I sit outside in one of the wrought iron chairs and watch the sky grow ever brighter. The magical hour has begun and all the neighborhood birds are earnestly calling. I smile, glad to be alive another day. I made it a whole Saturday without drinking with sixty dollars in my wallet. One day at a time as they say. Sundays are a safe day as they don’t sell alcohol on the Lord’s Day due to the Bible belt laws. I would have to drive sixty miles for a beer and that ain’t gonna happen. That sixty dollars has got to last me until next Friday.

I leave the back door open so Maggie can decide when she is ready to come back inside. I awaken my sleeping computer, open Firefox, and check my blog for comments from last night.

“Holy shit!” I exclaim as I see the amount of comments on my last post.

I sit, read them all, and then begin to write this. One things for sure; everyone has a different opinion on religion and the topic is polarizing. It just reaffirms my belief that where you are born determines what religion you will follow. I broke one of my more ardent blog rules yesterday afternoon. Never write about religion or politics. You will just alienate your readers by doing so.

Saturday, August 12, 2006

Confessions of a Closet Atheist

I never could grasp the concept of God. That vengeful, vindictive God of the Old Testament always disturbed me. I was also perplexed by many of the concepts of the New Testament. A man being resurrected after dieing for our sins always seemed like an implausible fairy tale to me. What happened to all the other people who came before Christ? Are they in Hell? “Nonsense,” I would say. The very concept that a loving, omniscient God would allow a hell was an aberration in my mind.

What about the other “books” of the bible that were decided by the early church to not be included? There are some, you know. The Gospels of St. Thomas come to mind. The Gospels of St. Thomas had Jesus contradicting himself from things he had said in the other Gospels such as Mathew, Mark, Luke, and John. This always made me think of the Bible as a manmade collected manuscript of tales; not of the Divine.

Also, my scientifically inclined mind would go into overtime over such concepts as a 6000 year old earth and all encompassing floods with no evidence. The very existence of our fossil record and carbon dating precludes a young earth theory that is so touted by creationists. “Hogwash!” I would decree; such fools to believe in such ridiculous things.

I was reading the chapter in the Big Book just moment ago titled “We Agnostics.” I realized that the God above as described didn’t apply to me. I could really, honestly choose a God of my understanding. I could still be a spiritual person without all that baggage of organized religion. It was if I could see the light at the end of the tunnel. A revelation occurred. A great sense of peace and understanding overcame me; a God of my understanding; what a novel concept. I guess that is why A.A. has worked for so many Agnostics and Atheists and is starting to work for me.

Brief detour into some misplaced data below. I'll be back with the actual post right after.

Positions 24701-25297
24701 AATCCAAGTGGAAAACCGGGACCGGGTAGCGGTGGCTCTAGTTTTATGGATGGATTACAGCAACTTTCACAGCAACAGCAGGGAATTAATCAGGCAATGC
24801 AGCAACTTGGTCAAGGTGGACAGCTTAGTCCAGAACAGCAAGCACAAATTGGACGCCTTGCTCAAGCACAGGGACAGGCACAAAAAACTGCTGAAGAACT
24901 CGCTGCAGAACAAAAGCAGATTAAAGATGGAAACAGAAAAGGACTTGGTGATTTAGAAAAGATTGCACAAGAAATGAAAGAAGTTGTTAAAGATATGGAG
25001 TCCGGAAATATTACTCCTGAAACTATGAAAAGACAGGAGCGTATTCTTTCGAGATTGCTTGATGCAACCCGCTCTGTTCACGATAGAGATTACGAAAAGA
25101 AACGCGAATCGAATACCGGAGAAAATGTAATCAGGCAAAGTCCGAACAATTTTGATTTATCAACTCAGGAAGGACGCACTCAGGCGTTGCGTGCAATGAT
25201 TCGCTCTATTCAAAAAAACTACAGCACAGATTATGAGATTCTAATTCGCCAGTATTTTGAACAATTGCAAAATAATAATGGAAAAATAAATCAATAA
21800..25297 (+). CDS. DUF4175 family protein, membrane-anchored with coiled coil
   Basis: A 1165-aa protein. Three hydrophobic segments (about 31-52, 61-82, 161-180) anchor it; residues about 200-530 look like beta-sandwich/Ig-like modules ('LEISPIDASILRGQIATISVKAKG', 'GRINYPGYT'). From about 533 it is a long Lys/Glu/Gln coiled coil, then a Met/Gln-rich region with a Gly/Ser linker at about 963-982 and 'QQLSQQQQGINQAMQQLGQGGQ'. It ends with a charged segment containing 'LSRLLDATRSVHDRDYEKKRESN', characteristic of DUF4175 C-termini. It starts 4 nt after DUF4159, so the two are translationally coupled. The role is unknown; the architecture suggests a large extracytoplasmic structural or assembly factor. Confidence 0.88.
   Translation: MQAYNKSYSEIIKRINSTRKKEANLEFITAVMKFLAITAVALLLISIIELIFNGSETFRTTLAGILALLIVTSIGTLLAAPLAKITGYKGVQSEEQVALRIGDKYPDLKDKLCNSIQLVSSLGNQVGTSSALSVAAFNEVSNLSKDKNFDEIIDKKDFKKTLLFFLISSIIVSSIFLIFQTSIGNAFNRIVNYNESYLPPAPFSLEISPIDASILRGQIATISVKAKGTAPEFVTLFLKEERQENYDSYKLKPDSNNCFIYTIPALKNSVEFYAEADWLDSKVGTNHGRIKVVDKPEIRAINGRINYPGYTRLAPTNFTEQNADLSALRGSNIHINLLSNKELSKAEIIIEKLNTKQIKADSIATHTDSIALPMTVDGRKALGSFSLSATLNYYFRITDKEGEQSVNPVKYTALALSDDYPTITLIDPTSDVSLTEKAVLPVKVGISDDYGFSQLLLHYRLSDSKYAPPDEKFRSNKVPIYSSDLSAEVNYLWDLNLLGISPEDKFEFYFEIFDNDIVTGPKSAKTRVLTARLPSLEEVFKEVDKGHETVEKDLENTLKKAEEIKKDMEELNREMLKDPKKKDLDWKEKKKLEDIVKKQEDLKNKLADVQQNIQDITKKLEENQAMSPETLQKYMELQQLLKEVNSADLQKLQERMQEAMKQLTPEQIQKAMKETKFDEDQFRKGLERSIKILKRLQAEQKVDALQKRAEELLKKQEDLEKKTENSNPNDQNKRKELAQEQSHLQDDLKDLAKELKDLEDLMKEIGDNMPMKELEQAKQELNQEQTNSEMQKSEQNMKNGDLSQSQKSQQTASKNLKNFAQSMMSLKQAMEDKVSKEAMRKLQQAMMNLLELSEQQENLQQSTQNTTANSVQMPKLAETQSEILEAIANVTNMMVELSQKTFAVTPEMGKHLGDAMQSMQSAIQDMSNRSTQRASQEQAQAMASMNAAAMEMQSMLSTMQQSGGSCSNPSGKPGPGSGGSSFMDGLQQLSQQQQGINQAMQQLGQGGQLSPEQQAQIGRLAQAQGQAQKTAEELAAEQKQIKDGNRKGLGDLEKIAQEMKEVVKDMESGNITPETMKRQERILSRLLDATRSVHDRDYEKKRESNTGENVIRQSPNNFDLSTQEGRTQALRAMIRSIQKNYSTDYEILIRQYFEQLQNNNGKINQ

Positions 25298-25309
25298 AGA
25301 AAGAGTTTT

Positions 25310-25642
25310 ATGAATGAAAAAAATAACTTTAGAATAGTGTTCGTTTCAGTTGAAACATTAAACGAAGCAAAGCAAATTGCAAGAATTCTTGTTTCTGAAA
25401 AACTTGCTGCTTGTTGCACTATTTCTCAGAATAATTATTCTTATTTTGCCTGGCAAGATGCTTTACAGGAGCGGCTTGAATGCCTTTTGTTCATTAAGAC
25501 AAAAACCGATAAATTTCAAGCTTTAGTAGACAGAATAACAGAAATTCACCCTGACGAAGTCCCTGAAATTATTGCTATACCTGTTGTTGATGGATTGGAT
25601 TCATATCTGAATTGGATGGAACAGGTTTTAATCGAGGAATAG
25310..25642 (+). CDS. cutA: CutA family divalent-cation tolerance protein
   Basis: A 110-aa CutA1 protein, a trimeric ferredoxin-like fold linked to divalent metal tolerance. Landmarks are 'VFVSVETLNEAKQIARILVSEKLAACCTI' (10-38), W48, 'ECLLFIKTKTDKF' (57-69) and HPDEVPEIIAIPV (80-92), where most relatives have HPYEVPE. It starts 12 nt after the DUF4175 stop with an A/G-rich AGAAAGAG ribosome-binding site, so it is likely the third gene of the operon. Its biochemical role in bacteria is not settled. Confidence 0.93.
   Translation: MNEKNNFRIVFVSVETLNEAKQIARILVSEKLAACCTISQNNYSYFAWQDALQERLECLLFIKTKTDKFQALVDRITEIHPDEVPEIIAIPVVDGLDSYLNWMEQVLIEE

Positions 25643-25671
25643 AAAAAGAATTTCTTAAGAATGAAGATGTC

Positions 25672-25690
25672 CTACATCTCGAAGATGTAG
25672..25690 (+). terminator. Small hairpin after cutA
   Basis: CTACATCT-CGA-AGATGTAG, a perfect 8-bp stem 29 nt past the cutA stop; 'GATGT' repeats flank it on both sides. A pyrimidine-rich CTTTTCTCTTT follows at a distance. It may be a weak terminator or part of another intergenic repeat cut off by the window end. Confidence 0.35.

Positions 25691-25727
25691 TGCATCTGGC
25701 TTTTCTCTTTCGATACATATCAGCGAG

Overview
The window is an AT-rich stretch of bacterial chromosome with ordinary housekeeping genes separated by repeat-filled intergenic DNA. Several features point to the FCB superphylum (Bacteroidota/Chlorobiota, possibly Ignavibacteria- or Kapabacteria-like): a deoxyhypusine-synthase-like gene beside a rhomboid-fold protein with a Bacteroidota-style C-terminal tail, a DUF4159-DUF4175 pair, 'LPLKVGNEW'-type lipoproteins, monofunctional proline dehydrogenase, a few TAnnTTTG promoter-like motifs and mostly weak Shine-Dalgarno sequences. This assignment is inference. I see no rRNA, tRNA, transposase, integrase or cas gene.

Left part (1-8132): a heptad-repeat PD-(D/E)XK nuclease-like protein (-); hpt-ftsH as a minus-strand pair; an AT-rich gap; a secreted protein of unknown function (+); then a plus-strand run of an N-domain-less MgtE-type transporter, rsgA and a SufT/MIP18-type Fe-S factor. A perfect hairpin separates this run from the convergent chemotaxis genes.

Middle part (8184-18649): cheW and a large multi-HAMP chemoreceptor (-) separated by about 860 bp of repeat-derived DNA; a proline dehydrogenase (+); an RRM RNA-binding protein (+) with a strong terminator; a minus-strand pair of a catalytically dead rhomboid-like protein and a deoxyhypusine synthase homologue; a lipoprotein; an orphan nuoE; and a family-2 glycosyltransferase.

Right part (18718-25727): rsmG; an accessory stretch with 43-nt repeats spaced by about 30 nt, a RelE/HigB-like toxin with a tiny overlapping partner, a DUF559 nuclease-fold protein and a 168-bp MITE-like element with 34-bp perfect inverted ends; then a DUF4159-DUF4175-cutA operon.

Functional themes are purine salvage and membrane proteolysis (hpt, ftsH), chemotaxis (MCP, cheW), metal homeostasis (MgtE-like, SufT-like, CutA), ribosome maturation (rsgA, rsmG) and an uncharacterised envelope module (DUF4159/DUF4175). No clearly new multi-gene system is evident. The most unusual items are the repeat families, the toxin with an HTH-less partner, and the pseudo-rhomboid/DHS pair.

They say without this spiritual awakening that you will never get sober. I have come to firmly believe it now. I have struggled with drinking for most of my adult life. Drinking has taken so many things away from me; so many opportunities. I have spent most of my life trying to hide it unsuccessfully. I now find myself praying on an almost hourly basis; asking the God of my understanding for strength. If I can find God then the opportunities ahead of me seem almost limitless. There seems to now be a purpose to my life: to get sober and go out and help other alcoholics get and stay sober as well.

The Return of Dumpster Diving Dan!

The always jovial Dan returned on the scene this morning. I hadn’t seen him in days.

“Where have you been?” I asked excitedly glad to see him.

“I could ask you the same thing,” Dan said as he shook my hand vigorously.

“Been busy with meetings and such,” I replied.

“A.A.?” Dan asked.

“Yeah,” I replied. “How could you guess?”

“Oh, I have been through those hallowed halls before myself,” Dan said. “I know what ‘meetings’ means.”

I didn’t want to pry, but was curious as to what Dan had experienced.

“What happened to you?” I asked timidly hoping it wouldn’t offend Dan.

“Oh, it was ‘Nam,” He said. “When I came home from ‘Nam, I lived with my parents for a few years. All I did was drink and raise hell. I spent my time at bars at night, working menial jobs in the daytime for drinking money. My parents finally grew tired of my drunken binges and threw me out. I was almost homeless. I had to find a way to sober up, ease the pain of war, and to grow up for a change so I started going to A.A. I lived in Atlanta then.”

“I think we all have skeletons in our closet,” I replied.

“That we do, my friend,” He said.

“Why don’t you go now?” I then asked. “I have never seen you over at any of the meetings.”

“Well, when I finally came to terms with the war, I no longer had the desire to drink,” Dan replied. “I still drink a beer or two every now and then, but I no longer get drunk. I am too old for it. I got what I could out of A.A. and no longer felt the need to go.”

“Ah, I see,” I said.

“Well, let me hit those dumpster before the hog man gets to ‘em,” Dan said. “I am still fighting a war of sorts.”